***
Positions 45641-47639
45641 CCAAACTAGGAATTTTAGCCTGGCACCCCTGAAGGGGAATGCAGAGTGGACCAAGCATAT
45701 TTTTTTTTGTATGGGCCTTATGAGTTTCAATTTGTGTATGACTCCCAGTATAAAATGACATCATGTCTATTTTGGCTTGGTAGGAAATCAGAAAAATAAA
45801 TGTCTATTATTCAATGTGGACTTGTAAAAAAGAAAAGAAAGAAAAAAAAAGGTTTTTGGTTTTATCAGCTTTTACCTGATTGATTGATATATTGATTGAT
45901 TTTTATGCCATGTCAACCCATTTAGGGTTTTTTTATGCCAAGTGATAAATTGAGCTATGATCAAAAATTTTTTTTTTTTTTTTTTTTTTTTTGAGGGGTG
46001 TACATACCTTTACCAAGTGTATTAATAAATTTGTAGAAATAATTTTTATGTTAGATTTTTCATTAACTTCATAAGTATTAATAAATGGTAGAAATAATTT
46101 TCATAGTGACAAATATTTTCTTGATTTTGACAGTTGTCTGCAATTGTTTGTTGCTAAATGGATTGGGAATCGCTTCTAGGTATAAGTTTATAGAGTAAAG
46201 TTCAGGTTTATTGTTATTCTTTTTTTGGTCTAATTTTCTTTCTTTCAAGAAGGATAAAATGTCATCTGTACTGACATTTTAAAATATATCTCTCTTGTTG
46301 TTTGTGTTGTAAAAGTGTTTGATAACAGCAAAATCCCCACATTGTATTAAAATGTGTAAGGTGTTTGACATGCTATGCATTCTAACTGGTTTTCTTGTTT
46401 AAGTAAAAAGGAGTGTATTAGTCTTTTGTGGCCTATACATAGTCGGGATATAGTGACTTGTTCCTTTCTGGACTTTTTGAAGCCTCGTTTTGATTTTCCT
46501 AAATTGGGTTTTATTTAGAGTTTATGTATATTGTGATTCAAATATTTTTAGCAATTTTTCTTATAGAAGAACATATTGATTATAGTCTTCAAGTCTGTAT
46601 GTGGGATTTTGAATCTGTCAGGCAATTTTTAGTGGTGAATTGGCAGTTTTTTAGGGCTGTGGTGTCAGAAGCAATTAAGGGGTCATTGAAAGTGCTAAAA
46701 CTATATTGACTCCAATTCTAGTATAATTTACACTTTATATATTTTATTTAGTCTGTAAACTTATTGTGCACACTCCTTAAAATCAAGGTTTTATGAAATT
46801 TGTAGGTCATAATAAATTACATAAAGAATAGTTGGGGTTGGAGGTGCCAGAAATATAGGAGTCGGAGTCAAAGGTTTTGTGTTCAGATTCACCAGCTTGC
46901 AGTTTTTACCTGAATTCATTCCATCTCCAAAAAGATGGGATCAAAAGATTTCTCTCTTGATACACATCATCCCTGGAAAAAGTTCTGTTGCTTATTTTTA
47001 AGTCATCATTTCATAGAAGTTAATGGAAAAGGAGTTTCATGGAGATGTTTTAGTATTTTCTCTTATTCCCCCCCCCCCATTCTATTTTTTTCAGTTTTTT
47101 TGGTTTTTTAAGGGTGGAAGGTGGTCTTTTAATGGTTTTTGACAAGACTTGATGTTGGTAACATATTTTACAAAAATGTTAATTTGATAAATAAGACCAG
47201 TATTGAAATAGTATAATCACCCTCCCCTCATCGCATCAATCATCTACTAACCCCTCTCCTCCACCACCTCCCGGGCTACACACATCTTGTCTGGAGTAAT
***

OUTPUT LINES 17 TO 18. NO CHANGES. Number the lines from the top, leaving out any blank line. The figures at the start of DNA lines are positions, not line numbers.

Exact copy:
47101 TGGTTTTTTAAGGGTGGAAGGTGGTCTTTTAATGGTTTTTGACAAGACTTGATGTTGGTAACATATTTTACAAAAATGTTAATTTGATAAATAAGACCAG
47201 TATTGAAATAGTATAATCACCCTCCCCTCATCGCATCAATCATCTACTAACCCCTCTCCTCCACCACCTCCCGGGCTACACACATCTTGTCTGGAGTAAT